Wednesday 22 November 2017

Ireland loses investor lustre over tax rivals, Apple ruling

The poll found Ireland is now viewed less favourable to investors after the Apple ruling. Photo: PA
The poll found Ireland is now viewed less favourable to investors after the Apple ruling. Photo: PA
Adrian Weckler

Adrian Weckler

Almost three quarters of international investors say that Ireland is now a less attractive place to invest than before.

The poll of 224 venture capitalists, bankers and other investors shows that 72pc now view Ireland "less favourably" as a location for multinationals after the European Commission's €13bn tax ruling against Apple and Ireland.

Meanwhile, just over three in five of the investors asked said that Ireland is no longer the most attractive country in Europe to invest in. Two thirds also squarely describe Ireland as a "tax haven", rejecting the Government's claim that Ireland is simply a low tax jurisdiction.

The poll, which was taken at the Web Summit's 'Venture' event for investors, comes amid speculation that the UK is to lower its corporate tax rates to compete with Ireland's 12.5pc rate.

The international investors also said that "regulation and labour laws" were "the biggest threat to the tech industry", while also citing the collapse of free trade agreements and a global recession as other threats.

However, over two thirds of the investors said that "access to talent" remained the most important factor when choosing where to locate in Europe.

British Prime Minister Theresa May was set to tell business leaders yesterday that she wanted to cut corporation tax to the lowest among the world's 20 largest economies, according to the 'Daily Telegraph'.

The newspaper said May could cut corporation tax to lower than the 15pc rate promised by Donald Trump before the US presidential election.

Cutting corporation tax from the 20pc headline rate could attract companies away from other parts of the European Union to Britain and challenge Ireland's pre-eminence as Europe's low tax home for large international companies.

However, tech multinational firms located in the UK have previously warned that their biggest concern over Britain's exit from the European Union lies in Britain cutting off worker mobility in and out of the EU.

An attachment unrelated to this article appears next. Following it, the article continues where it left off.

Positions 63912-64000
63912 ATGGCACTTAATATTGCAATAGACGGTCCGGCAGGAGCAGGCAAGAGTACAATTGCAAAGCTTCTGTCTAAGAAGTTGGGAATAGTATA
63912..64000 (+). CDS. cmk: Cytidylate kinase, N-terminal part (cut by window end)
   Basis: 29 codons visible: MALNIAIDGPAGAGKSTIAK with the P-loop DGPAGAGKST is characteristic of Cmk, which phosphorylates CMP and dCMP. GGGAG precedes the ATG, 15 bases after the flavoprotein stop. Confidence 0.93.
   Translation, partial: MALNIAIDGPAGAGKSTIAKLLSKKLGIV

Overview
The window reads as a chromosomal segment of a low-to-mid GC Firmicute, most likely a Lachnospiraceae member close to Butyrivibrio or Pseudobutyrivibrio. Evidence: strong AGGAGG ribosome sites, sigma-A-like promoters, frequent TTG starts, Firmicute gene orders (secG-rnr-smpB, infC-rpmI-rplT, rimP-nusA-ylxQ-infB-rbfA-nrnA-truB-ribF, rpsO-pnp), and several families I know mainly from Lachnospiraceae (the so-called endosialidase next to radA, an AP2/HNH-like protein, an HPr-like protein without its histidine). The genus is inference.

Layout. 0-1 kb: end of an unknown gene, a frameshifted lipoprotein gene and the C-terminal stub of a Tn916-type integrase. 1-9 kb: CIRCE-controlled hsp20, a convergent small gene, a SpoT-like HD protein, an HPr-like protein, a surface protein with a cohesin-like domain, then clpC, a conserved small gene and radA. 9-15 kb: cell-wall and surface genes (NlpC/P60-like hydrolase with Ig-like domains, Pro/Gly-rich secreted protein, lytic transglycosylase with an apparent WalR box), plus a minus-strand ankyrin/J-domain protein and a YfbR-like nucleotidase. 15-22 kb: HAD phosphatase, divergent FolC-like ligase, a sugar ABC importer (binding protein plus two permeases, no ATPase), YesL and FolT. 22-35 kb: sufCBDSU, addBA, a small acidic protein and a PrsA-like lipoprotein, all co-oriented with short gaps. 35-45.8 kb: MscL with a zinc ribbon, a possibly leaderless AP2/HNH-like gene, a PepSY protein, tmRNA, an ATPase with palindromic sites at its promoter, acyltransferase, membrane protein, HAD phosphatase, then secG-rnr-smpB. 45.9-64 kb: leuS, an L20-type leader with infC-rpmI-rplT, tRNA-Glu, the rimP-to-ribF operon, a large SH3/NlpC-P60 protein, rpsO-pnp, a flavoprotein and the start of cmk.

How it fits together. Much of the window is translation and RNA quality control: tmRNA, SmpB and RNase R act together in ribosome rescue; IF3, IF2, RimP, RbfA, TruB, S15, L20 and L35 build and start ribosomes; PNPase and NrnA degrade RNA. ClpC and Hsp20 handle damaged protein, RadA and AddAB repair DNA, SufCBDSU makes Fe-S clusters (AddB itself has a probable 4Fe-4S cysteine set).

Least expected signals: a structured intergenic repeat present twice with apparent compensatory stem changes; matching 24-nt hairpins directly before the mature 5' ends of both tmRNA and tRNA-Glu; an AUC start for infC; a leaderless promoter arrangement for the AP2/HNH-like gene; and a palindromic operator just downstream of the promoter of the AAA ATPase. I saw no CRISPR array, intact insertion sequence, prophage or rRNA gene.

"From my perspective, the single most important factor will be the ability to bring some of the world's most important talent to come work in the United Kingdom," Microsoft's president Brad Smith recently told the Irish Independent.

"I hope that we'll continue to be able to bring to the UK talent from across Europe and from around the world."

A majority of international investors say that Brexit is damaging to the European economy while three out of four say that it directly damages British startup, according to the Web Summit poll.

The investors also said that governments are failing to prepare for the impact of artificial intelligence, which is "set to destroy millions of jobs",

Some 53pc of the venture capitalists and bankers said it was "inevitable that artificial intelligence will destroy" livelihoods on a widespread basis.

The vast majority of investors (93pc) claimed that governments were "not prepared for the impact" of artifical intelligence on the labour market.

Earlier this year, Switzerland held a referendum on introducing a universal basic income, one of the initiatives proposed to deal with mass unemployment at the hands of robots and artificial intelligence.

The referendum was defeated but senior venture capitalists say it is the only answer.

Irish Independent

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